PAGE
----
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smartphone makers. we will get a better gauge when the company releases division earnings later this month. when should the federal reserve raise interest rates? larry summers stopped by bloomberg go and listen to what he thinks. there is no reason to raise rates until you see the whites of inflation's eyes. i look at the eta out there and i don't see -- i look at the data out there and i don't see inflation as close to the horizon. >> i don't think the fed is asleep at the wheel, but the fed is behaving like they are scared come a scared of the markets, scared to do anything and that is reckless. steve schwarzman of blackstone wrote an op-ed where he said the cause of the next financial crisis will be regulators. there's a big negative sentiment
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around the fed's in action from notable investors. are they wrong? mr. summers: i think they are. we all prefer the economy was stronger and that the right thing to do was to raise rates. but wishing it doesn't make it so. seven central banks around the have in the last few years followed the reasoning of the people that you have quoted, saying things are bit better and zero is a problem so we will raise rates. and seven central bank that raise rates have had to retreat and pull them right back. fed'ss not what the credibility needs. may, i was on the other side. i thought the right thing to do rates at zero, which is what the fed did. but i could see how last may you could reasonably have made the
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was growingt there enthusiasm and we have been a zero for a long time it was time to raise rates. i don't see how you can look at third-quarter growth forecast that are running at about 1.5% -- that's close to stall speed. when you are at stall speed and slowdown, it's not good what happens next. had been chair of the fed, would you have done things different than what has been done? mr. summers: i have a lot of admiration for what janet yellen has done and i think it is very hard to try to second-guess without seeing the same data thatand full context people do. i know at various moments when i have been in office, there have been people who are out of office who had all kinds of comments about what we were just knew if they do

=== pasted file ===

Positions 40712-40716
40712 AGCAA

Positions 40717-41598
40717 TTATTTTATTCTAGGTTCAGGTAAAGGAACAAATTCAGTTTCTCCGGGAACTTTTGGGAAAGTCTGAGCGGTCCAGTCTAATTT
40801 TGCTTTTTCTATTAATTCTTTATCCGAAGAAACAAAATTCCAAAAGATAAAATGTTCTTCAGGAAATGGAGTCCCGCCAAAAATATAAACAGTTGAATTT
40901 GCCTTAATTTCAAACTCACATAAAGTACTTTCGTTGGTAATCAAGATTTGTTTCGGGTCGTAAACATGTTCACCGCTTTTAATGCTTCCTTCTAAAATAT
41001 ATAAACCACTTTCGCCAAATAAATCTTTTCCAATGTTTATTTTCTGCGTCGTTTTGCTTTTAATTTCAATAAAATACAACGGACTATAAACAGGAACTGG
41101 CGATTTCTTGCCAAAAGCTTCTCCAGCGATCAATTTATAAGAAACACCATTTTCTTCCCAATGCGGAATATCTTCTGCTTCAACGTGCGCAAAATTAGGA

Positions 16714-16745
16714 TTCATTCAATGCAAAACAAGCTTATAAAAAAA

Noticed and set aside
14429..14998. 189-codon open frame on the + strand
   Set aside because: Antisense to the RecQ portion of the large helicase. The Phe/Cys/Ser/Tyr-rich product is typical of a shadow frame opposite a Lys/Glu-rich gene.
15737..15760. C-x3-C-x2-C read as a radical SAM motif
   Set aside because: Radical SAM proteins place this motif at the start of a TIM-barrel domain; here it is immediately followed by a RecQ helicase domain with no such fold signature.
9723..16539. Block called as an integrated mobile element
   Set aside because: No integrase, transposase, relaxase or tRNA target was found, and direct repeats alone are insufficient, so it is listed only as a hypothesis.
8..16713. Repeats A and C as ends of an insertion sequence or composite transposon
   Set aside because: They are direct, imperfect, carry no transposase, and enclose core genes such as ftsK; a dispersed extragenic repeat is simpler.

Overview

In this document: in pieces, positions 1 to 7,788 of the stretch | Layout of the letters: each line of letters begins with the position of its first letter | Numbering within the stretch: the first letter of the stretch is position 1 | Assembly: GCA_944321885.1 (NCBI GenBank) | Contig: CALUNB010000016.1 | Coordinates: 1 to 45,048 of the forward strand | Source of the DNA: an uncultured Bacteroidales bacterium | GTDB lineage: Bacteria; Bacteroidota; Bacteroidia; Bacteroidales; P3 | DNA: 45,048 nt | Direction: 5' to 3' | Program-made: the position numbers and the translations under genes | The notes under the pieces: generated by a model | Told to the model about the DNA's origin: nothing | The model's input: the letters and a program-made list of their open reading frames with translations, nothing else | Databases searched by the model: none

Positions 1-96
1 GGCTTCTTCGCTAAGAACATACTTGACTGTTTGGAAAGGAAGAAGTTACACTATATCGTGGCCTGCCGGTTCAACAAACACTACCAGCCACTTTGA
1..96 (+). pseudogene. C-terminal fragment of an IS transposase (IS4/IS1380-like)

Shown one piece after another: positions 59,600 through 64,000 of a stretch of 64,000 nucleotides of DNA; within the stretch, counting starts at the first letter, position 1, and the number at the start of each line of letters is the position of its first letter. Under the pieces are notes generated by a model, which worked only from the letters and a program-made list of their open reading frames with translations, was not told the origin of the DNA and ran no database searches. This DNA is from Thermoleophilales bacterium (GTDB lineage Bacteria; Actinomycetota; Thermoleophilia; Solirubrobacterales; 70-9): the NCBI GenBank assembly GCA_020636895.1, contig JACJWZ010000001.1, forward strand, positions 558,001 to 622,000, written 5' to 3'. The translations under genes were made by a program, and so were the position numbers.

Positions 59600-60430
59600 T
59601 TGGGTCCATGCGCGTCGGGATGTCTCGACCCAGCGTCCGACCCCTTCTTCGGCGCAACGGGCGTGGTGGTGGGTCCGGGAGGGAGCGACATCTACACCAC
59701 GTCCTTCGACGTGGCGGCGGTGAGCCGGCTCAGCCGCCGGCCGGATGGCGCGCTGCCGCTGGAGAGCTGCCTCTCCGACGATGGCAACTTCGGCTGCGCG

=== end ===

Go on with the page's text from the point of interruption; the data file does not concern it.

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all the things i knew, they would be saying something different. i took a vow -- i have expressed my opinions on the issues of the day, but i was not going to second-guess what officeholders were doing. in all seriousness, i've got great respect for janet yellen. and the job she is doing. stephanie: would you give her and a? mr. summers: i would give her and complete because her term is not yet over. i have -- i would give her and incomplete because her term is not yet over. i have great respect for janet yellen. they had an incredible lineup of guests. alix: and they have been bernanke tomorrow. you saw a lot of banks pushing back there forecast -- inc. of america pushed it back and now there is a slower rate of increase. that seems to be the trend --